Neuroscience and Music
bwes_remove_ at wi.rr.com
bwes_remove_ at wi.rr.com
Fri Sep 10 13:16:10 EST 2004
> > Excuse me for my english, I'm Italian.
> > I have a strange question...
> > If one person is very good to recognize *instantly* a song, a rhythm, a
> > melody...
> > Which is the mainly brain hemisphere activated, the left or the right ?
> Generally musical appreciation is thought to be a function of the right
> hemisphere; however, the processes of recognition is a function of
> memory, and may involve the left hemisphere as well. The enjoyment of
> music has been associated with activity in BOTH hemispheres! Of course,
> only selective parts of the hemispheres are activated.
> > And is there any connection with the "musical intelligence" and Creative
> > Talent in music ? Or are they two separate things?
> Well, if you can say what "musical intelligence" is then somebody might
> have an answer to that. I do know that musical education levels relate
> to perception of musical stimuli, but that's not a surprise. I doubt
> anybody would even agree on what creative talent is, so I doubt there is
> a sensible answer to your question.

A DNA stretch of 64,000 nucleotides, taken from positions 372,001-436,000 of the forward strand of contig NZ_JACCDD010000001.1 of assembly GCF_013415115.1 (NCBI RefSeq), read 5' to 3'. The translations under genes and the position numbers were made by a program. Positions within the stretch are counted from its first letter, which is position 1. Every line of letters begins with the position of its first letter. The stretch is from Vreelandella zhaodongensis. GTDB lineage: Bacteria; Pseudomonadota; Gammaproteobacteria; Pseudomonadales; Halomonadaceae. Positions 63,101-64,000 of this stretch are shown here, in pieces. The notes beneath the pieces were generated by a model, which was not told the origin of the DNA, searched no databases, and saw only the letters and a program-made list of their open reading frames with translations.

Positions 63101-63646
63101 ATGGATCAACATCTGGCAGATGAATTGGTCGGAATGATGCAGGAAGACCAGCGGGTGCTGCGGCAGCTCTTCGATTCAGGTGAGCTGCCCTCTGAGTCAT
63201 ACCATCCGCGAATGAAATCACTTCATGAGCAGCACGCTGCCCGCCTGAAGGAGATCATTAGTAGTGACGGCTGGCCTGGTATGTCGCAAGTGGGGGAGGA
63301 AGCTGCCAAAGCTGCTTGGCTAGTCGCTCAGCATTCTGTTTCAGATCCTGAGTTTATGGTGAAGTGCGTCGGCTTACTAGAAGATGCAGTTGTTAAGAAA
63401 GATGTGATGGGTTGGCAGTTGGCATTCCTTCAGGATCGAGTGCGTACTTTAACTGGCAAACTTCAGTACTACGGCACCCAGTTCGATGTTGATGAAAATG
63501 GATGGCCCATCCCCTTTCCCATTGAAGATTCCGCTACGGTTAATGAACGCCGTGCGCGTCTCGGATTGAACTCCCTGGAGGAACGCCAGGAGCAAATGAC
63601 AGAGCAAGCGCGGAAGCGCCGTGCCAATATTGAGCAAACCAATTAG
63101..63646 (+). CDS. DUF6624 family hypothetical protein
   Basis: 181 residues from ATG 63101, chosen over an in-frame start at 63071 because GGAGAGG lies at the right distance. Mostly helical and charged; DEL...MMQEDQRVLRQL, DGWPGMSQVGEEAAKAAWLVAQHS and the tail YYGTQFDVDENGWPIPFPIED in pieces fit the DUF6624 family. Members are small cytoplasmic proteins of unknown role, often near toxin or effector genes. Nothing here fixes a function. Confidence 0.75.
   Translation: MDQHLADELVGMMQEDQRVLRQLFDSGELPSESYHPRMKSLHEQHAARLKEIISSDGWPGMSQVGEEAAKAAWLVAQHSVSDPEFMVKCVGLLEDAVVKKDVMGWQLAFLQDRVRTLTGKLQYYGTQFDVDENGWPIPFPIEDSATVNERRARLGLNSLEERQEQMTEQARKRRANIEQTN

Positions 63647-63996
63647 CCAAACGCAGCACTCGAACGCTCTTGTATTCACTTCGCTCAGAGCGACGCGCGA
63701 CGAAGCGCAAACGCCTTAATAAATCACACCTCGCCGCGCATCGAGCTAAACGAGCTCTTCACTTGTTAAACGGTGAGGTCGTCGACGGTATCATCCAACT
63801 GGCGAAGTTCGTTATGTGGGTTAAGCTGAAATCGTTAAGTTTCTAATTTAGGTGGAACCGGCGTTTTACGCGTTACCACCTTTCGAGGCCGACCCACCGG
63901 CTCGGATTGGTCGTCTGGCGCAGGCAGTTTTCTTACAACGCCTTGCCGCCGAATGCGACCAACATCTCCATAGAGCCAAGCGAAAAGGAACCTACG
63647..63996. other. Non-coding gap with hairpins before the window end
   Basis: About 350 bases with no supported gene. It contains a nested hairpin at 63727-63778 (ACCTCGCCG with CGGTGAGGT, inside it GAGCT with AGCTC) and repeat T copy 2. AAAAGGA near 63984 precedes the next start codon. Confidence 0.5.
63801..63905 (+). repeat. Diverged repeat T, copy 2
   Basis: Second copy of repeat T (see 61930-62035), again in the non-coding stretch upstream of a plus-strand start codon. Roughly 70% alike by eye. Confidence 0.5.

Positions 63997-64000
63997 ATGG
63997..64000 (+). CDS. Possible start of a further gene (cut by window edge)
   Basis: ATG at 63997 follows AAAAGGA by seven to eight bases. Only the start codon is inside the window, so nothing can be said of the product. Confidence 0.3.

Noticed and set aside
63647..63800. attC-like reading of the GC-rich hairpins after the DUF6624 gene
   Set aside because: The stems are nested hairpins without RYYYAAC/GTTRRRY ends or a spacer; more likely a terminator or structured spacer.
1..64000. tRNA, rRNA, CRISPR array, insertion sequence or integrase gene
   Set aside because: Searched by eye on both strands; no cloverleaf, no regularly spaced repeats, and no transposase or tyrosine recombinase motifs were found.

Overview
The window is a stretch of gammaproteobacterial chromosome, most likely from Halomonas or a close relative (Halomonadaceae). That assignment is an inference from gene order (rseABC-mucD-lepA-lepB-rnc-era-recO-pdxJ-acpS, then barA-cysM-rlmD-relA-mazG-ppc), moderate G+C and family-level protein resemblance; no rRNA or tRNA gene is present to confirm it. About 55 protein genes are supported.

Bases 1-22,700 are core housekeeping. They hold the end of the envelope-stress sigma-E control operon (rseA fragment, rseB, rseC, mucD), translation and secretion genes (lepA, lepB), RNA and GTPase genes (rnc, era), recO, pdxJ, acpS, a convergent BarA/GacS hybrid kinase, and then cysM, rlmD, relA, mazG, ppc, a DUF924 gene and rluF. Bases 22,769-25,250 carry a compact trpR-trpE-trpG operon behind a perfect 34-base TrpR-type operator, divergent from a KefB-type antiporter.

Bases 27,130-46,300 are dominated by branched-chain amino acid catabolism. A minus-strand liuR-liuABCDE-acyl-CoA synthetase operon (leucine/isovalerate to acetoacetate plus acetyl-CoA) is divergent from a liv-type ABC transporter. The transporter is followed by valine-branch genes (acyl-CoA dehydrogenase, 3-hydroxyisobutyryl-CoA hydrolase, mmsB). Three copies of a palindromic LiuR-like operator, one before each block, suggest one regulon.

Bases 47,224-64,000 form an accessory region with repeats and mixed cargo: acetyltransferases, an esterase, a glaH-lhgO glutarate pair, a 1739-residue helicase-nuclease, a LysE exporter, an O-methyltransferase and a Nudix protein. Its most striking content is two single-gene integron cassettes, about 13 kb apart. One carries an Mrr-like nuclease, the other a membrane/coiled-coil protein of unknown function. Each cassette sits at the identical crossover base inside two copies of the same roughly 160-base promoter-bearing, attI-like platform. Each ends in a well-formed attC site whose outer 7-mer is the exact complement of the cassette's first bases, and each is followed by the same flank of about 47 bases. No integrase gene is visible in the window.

> If I had to guess, I would say that quick recognition of music depends
> on how individuals access their memory, which in turn would depend on
> which senses were dominant and what their experience had been. Those
> things might indicate someone who was more interested in music and hence
> more likely to be musically creative, than creative in other ways.
> That's pure speculation though.
I recently (this February> I had "scar tissue"; around 3/4 of a
"twinkie"; removed from my right temporal lobe; including the amygdala &
hippocampus. I didn't drink or smoke & was right handed pre-op. Now I
drink (almost to excess), accept any herb that's offered, and I am left
handed. I also have better short term memory, better sense of balance
(unless I drink or smoke too much), keep the beat much better now (with
the left hand & foot); less fear (much beter on ladders/roofs/tubular
full-body MRI's). My music appreciation/enjoyment is much better now.
Yes I realize these functions are "reverse hemisphere" controlled, and
that I'm missing a sizable chunk of the _right_ one. My paradigm is
that by removing the scar tissue, it allowed the opening of neural
pathways from the heretofore stunted ones. I also had problems pre-op
recognizing people I knew. I would recognize my wife from the shoulders
done; by the jacket, purse and shoes she wore, but not by looking at her
face. That too has improved. (Unless I'm ignoring her. <grin>)
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